Home > Article
VOL. 37 | NO. 37 | Friday, September 13, 2013
Six tips for shortening your sales cycle
A career in sales isn’t for the faint of heart.You must be thick-skinned in the face of adversity, have a dogged determination and be prepared for some long days in the pursuit of the almighty sale.
That’s why I have the utmost respect for sales professionals and have dedicated much of my career to helping them work smarter versus harder in an effort to close more sales more efficiently.
Perhaps the fastest path for doing just that is by shortening the sales cycle.
Your sales cycle is the average length of time it takes you to close a sale, from your first point of contact to a signed order.
By shortening this cycle, you have the ability to call on more prospects, which will ultimately lead to more wins on the scoreboard.
A shortened cycle also reduces the likelihood of obstacles getting in your way, such as additional influencers being introduced into the process or your prospect simply losing interest with the passing of time.
More often than not, it’s the salesperson who creates the long sales cycle, not the prospect.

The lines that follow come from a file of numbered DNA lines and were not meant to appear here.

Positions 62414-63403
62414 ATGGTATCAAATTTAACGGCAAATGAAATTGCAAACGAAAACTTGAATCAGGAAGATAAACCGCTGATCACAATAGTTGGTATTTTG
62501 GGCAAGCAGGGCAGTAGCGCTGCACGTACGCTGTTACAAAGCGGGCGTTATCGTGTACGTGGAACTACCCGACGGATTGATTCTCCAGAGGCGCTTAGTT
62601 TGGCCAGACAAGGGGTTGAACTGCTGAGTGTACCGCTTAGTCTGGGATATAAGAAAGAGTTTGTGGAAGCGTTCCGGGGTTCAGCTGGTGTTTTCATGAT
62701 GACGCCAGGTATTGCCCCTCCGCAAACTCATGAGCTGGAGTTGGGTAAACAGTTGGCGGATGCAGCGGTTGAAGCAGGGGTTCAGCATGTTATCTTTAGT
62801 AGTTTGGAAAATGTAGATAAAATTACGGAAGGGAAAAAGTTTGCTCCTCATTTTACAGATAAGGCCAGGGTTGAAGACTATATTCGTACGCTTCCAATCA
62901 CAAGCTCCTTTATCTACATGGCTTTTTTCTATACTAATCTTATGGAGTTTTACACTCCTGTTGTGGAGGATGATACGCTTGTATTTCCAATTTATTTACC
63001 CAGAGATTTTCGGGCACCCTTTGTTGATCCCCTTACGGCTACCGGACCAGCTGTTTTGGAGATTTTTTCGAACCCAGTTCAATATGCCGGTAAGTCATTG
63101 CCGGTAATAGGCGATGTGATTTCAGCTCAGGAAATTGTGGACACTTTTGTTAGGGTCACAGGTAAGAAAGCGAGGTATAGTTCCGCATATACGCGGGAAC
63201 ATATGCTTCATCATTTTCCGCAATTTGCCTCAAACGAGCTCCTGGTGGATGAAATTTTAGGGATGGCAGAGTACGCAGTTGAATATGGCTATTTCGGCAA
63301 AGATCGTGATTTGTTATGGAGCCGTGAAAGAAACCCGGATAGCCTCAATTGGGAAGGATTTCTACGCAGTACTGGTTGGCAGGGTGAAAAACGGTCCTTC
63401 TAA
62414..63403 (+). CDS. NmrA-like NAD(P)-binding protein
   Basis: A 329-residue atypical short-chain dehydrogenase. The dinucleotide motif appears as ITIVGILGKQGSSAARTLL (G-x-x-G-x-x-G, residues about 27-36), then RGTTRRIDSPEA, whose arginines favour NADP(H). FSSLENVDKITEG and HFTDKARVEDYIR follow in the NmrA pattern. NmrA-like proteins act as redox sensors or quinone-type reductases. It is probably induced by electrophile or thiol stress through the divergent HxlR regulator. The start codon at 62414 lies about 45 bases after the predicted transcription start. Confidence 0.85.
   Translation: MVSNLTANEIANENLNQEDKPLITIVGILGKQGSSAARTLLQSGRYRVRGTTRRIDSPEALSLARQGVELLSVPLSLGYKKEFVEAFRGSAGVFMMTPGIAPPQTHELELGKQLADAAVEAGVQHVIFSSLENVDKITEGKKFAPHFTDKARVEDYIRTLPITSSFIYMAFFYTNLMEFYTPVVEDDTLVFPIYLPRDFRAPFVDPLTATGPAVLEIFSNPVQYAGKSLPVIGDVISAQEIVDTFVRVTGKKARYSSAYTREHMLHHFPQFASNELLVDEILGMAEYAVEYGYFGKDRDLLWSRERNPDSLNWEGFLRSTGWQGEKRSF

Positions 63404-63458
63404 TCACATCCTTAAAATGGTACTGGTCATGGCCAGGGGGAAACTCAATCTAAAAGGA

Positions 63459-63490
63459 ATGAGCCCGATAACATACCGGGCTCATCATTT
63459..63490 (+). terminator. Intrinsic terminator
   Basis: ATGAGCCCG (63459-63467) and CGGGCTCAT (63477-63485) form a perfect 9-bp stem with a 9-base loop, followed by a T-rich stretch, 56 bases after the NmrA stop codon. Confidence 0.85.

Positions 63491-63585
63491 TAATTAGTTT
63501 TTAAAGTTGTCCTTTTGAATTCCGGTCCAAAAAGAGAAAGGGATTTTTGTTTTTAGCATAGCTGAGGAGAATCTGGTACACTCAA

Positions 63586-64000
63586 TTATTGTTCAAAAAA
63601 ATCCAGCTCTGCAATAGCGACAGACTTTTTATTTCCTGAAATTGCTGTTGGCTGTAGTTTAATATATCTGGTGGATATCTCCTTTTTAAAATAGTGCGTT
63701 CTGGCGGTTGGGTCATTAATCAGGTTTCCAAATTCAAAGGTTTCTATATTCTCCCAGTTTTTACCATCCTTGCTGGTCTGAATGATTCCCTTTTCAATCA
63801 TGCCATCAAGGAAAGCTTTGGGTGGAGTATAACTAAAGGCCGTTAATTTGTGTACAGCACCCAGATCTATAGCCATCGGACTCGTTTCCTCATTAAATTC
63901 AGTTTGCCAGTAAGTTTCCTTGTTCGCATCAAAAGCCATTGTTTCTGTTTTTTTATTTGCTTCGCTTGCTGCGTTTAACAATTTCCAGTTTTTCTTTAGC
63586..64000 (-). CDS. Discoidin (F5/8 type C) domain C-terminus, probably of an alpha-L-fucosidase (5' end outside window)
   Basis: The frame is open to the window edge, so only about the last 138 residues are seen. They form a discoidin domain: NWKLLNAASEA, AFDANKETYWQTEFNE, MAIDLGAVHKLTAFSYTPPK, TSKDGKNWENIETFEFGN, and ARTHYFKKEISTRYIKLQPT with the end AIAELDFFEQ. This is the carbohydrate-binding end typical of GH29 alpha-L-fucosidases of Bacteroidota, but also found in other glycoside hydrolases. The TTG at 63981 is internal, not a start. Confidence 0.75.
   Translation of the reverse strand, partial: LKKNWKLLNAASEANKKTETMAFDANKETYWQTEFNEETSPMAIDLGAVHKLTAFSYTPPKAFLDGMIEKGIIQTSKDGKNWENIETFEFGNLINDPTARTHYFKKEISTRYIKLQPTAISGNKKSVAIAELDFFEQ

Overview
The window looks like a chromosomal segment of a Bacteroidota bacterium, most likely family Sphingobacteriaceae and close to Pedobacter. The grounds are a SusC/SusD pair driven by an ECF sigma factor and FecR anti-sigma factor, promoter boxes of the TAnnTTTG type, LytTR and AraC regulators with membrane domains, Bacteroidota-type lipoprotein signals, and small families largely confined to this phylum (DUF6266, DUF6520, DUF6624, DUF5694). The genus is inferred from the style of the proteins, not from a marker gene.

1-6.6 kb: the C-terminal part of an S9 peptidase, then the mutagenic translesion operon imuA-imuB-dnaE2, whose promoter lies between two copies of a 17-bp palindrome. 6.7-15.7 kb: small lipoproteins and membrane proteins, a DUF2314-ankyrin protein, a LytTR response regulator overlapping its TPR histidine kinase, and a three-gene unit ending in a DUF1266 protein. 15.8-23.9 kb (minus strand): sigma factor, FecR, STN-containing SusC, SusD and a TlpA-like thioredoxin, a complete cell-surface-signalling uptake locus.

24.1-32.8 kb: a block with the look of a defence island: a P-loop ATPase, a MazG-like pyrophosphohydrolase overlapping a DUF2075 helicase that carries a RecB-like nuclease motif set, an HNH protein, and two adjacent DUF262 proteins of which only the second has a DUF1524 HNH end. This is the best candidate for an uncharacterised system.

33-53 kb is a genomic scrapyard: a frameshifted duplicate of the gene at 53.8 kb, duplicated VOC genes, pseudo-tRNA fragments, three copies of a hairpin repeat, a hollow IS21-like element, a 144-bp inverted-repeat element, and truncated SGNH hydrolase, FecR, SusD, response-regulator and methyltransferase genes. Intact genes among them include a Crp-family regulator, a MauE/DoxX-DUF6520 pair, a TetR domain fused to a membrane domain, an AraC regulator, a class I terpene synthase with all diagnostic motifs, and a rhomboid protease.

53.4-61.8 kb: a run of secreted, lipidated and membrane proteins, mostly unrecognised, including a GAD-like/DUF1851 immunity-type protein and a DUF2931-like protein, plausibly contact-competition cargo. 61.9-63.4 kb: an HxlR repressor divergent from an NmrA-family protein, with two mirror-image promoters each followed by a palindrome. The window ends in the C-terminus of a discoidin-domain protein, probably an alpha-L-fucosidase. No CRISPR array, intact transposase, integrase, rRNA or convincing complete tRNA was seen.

Follow these tips to ensure you keep things moving.
l The quickest path to a sale is one that starts with the actual decision maker, so determine who controls the purse strings before calling.
If unsure, begin at the very top of the house, as it’s easier to work your way down than back up.
l Just as you would find it inappropriate for your doctor to recommend surgery without a prior examination, so it goes in sales.
Get to know your prospect’s needs and desires before pre-determining that they can benefit from what you’re selling.
Instead of trying to convince a prospect they need your services, move on to prospects that clearly do.
l Deal with known objections early on in your conversation.
By dealing with them early, you allow your prospect to focus on how to actually do business with you versus why they shouldn’t.
l Make it easy for your prospect to buy by offering a small trial-run type purchase versus asking them to bite off the entire enchilada before you’ve had an opportunity to prove your worth and develop trust.
l Set your prospect’s mind at ease by offering customer testimonials and case studies.
As a form of comparison, offer reviews of your competitors found on third-party review sites.
l Lastly, once you have a prospect’s interest, follow up promptly.
Find reasons to stay top of mind that add value and advance the sale.
For example, instead of calling just to “check in,” send the the prospective buyer an article about a recent trend in their industry that your product or service can help them better leverage.
Lori Turner-Wilson is an award-winning columnist and CEO/Founder of RedRover, a sales training and marketing firm based in Memphis, www.redrovercompany.com. You can follow RedRover on Twitter (@redrovercompany and @loriturner) and Facebook (facebook.com/redrovercompany).